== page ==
Tuesday, 27 October 2009

The Sacred made Real

Among other things, yesterday I had the joy of visiting the exhibition: “The Sacred made Real” at the National Gallery. After that, I was invited by the John Lewis Partnership - Sabeema Arts and Craft Club - for their art exhibition which was held in the Parish Room of All Saints’ Margaret Street, W1. Those present were given the opportunity to see the newly restored nave of All Saints. It seemed to me that we were used to see the TV in black and white and yesterday, for the first time, we saw it in colour. It was also a great joy to meet and catch up with so many old friends.
I was thinking that most if not all of the pre-reformation churches had elements from both places I visited yesterday. They must have had sacred art in painting and sculpture that sustained people’s devotion. Many, if not most of these sacred images were gleefully destroyed by the cronies of the reformers to the consternation of the people.
Church walls must have also been painted and decorated, even if not as lavishly, or as some think as overdone, as at Margaret Street. But at the reformation, all was whitewashed. Apart from the fact that the lifeline of the spiritual life of Christians was tampered with, some simplification of church décor and interior must surely have been welcome, however the reality is bleak. The reformers, and those who were influential at the time, were not content with simplifying what might have been overcooked. They emptied churches from their treasures and instead filled their stately homes with all the continental artefacts that they could get hold on to. The stately home became more of the focus than the church. This was the first step towards the marginalisation of the Faith. They emptied churches and shrines from their loved sacred images because of idolatry, however they quickly filled their places with effigies and memorials to those who had money, the new saints of post-reformation time, from whose new pedestals they still kept an eye on the village folk to show them who is in charge.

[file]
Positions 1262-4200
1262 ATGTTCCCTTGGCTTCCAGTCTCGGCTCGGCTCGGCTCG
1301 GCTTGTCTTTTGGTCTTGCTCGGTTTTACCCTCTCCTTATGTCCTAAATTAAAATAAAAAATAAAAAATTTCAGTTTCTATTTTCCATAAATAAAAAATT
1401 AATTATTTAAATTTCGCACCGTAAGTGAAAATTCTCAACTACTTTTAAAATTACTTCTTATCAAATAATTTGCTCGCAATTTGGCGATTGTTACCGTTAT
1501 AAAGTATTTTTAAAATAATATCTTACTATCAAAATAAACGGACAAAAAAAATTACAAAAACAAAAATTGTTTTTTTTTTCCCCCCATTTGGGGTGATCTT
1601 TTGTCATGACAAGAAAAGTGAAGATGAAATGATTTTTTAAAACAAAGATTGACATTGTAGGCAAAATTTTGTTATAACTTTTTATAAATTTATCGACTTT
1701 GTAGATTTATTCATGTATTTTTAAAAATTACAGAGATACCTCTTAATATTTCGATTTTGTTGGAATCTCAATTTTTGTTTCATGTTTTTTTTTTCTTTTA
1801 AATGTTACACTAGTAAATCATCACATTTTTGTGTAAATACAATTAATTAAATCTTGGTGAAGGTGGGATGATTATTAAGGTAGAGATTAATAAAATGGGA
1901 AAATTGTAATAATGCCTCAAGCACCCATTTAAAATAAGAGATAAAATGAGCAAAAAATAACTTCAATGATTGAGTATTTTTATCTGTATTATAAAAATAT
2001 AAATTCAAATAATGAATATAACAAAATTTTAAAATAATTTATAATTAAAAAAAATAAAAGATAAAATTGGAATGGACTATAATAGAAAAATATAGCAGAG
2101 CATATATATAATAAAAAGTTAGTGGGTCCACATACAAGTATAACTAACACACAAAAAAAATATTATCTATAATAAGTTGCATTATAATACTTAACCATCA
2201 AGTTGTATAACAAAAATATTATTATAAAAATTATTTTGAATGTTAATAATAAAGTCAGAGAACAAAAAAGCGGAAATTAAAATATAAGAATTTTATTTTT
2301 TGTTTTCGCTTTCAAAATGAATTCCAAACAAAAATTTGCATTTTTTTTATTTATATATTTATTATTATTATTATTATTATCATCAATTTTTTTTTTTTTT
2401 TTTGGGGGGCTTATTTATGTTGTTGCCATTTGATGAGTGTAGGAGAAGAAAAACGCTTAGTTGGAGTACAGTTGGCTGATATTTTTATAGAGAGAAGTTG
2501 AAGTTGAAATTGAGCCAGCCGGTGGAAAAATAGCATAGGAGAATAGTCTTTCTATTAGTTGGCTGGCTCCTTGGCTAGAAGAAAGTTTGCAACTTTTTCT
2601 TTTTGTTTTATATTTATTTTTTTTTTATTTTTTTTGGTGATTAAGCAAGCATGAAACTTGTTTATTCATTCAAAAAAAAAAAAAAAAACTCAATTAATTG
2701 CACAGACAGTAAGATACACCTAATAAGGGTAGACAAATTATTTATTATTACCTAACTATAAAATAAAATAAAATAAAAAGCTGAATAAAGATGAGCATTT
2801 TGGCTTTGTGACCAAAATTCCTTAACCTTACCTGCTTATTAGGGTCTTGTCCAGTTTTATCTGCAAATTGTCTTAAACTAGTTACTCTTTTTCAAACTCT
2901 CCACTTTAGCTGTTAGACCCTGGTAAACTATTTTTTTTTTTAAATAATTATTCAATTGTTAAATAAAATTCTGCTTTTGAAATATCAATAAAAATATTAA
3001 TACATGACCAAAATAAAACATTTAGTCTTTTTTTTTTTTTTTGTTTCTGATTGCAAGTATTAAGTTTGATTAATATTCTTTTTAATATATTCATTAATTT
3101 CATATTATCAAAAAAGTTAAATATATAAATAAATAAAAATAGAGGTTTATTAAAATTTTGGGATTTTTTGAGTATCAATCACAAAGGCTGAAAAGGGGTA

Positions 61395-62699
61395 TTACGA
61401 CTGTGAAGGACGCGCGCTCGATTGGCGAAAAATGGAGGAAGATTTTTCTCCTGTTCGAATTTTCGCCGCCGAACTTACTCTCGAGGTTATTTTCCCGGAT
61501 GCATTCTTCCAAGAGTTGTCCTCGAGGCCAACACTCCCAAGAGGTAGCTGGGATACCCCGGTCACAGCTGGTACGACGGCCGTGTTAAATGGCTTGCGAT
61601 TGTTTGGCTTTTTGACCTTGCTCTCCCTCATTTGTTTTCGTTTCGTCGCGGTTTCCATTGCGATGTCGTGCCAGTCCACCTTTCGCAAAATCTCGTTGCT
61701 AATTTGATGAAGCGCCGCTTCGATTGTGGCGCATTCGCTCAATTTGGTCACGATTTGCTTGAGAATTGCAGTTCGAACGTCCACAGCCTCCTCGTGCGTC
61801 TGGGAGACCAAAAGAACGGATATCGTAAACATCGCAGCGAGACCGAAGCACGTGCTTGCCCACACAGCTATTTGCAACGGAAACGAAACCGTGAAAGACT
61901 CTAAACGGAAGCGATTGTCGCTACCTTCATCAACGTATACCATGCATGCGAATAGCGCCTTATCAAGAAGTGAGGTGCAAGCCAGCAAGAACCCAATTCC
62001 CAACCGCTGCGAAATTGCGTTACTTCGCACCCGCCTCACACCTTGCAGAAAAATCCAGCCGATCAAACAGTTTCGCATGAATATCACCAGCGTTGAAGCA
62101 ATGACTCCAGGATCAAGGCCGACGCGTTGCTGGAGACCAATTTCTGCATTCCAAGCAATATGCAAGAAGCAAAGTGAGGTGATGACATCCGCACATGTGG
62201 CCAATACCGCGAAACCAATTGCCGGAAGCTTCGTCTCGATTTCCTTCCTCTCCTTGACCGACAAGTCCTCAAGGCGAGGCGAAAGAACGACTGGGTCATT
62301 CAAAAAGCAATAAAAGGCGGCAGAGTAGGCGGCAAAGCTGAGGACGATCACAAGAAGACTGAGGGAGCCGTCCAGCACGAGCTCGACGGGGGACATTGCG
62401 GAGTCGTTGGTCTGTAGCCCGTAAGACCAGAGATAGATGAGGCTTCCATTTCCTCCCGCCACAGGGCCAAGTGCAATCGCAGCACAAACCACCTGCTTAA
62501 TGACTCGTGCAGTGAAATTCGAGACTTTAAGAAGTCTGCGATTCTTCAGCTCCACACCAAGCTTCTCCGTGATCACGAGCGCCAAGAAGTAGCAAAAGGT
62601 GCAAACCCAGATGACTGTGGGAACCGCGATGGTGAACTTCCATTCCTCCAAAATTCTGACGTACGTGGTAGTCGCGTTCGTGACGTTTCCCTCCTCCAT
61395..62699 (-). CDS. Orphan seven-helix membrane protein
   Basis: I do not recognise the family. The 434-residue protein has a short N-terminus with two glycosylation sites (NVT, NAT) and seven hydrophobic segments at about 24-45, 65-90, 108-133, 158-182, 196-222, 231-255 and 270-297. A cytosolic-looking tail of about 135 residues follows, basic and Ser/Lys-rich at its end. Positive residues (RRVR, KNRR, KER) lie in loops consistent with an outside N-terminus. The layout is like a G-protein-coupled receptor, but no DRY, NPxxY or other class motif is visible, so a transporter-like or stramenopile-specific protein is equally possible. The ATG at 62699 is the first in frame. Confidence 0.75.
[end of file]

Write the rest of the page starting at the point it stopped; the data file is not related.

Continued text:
All this was counteracted and balanced by Anglo-Catholicism and places like Margaret Street are a case in point. The Anglo-Catholic Patrimony that I would like to see carefully treasured on our caravan is that of restoring the Faith back to centre stage, of ensuring that our sacred buildings are churches and not community centres (that is why we have halls). To see that our people are under the patronage of the saints, so that through their images, in churches and proper devotion and use of these sacred images, we will see afresh and experience the Sacred made Real.

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